Captured by Aliens


Joel Achenbach. Captured by Aliens: The Search for Life and Truth in a Very Large Universe. Simon and Schuster, 1999.


OK, this is not a new book, but it’s one I’ve only just come across, and it’s one I can recommend to Magonia readers as giving as good an insight into the roots of both ufology, the space exploration movement and the SETI movement as anything I’ve seen. Achenbach is a journalist who was set the assignment of looking at various expressions of late 20th century America’s obsession with aliens and space travel. His linking of the 'scientific' quest with the wild new-age stuff sets this apart.

Centred around the personality and career of Carl Sagan, Achenbach looks at the search for extraterrestrials in both academic and popular culture. What he finds is that both are motivated as much by 'religious' concerns as anything from hard science. Both SETI astronomers sitting around their radio telescopes and housewives channelling in middle-American suburbs are searching for redemption from the far stars. Neither want contact with other guys as lost, alone and bewildered as us, they want contact with the 'Great Old Ones', the repositors of cosmic wisdom, who will give us the recipe for peace on earth, the secret of the universe - and for good measure - immortality, on the back of an envelope.

The ties between the élite and popular culture go much further than is often assumed, Carl Sagan himself often teetered on the brink of wild speculation, such as the ancient astronaut speculations in his co-authored Intelligent Life in the Universe. Then there is Henry Harris, the ufologist insider at the Jet Propulsion Laboratory (presumably the guy who does all that photo analysis for them), who appears to take the tales of liar Lazar about element 115 at face value, and still others to whom New Age ideas are scarcely alien. Organizations like the Society for Scientific Exploration, once aimed at élite scientists, now find the need of cash driving to open their conferences to every crank going (the sort who just get booed off the stage at Fortfests).

In this field the teenagers who discover that they are aliens are a sort of light relief. Here they have something more to 'come out' on, in place of “hey mom I have to tell you I’m gay, my boyfriend is a Muslim and I'm converting" or "I’ve just crashed the Merc while high on cocaine", there is now "Hi mom I’m really a Pleidean and I’m leaving you for my real parents in a space ship".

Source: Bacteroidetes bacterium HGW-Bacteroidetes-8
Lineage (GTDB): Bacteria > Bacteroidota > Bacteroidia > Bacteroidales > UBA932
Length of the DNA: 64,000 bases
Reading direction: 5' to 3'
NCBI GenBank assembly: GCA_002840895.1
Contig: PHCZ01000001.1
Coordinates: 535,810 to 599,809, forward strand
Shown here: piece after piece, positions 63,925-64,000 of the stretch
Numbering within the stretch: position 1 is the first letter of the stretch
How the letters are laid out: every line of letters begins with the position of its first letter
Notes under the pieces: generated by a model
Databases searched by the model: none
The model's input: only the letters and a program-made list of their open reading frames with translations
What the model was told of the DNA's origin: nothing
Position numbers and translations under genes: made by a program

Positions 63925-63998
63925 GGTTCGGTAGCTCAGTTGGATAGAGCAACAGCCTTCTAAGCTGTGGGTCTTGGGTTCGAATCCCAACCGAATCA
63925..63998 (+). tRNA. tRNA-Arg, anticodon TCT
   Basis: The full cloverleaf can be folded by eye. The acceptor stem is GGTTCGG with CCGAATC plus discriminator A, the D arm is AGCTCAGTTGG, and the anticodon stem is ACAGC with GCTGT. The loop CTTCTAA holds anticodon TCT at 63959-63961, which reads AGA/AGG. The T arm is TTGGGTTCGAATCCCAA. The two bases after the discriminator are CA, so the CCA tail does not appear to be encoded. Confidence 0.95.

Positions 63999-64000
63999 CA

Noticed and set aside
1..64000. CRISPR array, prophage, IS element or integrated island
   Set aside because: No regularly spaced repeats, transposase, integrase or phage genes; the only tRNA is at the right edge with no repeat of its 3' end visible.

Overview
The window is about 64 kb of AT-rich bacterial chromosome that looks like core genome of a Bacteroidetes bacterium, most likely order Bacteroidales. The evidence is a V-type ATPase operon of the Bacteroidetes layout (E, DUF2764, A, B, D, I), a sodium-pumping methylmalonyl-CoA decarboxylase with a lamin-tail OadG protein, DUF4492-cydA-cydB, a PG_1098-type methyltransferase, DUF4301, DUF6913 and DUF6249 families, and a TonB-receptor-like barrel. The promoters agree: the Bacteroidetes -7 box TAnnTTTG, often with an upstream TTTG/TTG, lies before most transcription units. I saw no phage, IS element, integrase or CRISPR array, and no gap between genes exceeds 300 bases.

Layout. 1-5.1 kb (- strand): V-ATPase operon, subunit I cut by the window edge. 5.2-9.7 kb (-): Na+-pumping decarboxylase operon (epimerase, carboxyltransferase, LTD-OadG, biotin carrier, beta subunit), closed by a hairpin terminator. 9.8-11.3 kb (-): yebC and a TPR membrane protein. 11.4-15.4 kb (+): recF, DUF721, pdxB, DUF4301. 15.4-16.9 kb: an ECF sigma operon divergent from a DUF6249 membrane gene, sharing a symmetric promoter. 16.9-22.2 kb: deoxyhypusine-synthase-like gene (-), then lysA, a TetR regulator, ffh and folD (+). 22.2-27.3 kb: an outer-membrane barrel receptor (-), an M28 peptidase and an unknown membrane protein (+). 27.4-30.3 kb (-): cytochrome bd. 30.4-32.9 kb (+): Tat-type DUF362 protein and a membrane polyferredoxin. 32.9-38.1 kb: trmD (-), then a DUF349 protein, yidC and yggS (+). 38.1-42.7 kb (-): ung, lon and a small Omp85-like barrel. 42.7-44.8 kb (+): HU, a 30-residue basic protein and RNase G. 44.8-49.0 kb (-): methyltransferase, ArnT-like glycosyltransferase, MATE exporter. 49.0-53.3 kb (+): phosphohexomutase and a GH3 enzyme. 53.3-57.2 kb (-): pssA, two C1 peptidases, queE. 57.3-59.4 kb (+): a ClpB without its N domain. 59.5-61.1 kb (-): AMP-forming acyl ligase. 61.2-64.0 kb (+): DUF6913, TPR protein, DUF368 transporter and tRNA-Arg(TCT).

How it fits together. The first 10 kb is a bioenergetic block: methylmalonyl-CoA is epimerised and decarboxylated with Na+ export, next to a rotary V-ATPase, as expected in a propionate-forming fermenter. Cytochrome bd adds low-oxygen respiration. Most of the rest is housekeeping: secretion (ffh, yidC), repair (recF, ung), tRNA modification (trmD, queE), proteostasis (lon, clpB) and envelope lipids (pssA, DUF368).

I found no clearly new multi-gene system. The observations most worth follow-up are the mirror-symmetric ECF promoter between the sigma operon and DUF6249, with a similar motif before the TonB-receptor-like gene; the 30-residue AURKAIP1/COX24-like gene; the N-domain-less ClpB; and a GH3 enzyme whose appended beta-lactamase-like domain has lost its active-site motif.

As Achenbach constantly emphasizes, in this field there is no data, no aliens to examine and base theories on, nothing but speculation, whistling in the dark, and hoping for the best, or worst. He senses that what is missing from much of this speculation is any real engagement with the facts of evolution, and the long road it took to get here, with the many accidents and might have beens. Perhaps there are only bacteria out there, or the real aliens are just too alien to be any good. What he detects in the search for ETs at both scientific and folk levels is not a search for the truly alien, but for reflections of ourselves, aliens who are not only somehow human, but are obsessed by us and our problems.

But why should real aliens care about us, or even have anything relevant to say, their experiences and world views being so, well, alien? Imagine that after all the effort the CETI people establish communication with the Masters of Cosmic Wisdom, and back comes the longed for message: “Yes little friends we have found the means of ensuring peace on our world and putting and end to all conflict. Its so simple, all you have to do is mutually eat each others fourth regenerable dorsal protuberances, the ones which contain the back up memory proteins. You then absorb each others memories and points of view and live in peace and fellowship like we do.”

There are some bits of real cosmic wisdom buried in the notes. How about: “..having a Ph.D. doesn't make a person inherently more credible on the question of whether aliens are visiting the Earth, but simply makes it more embarrassing when the person believes something that is obviously not so.”

And when pompous Michael Swords puts down Kent Jeffrey for not being one of the less than half dozen world experts on Roswell, Achenbach makes the valid point “only people who are true believers would spend the time researching the issue with enough depth to become 'experts'. Anyone else would go on to something more worthwhile like napping". -- Peter Rogerson (Reviewed January 2003)


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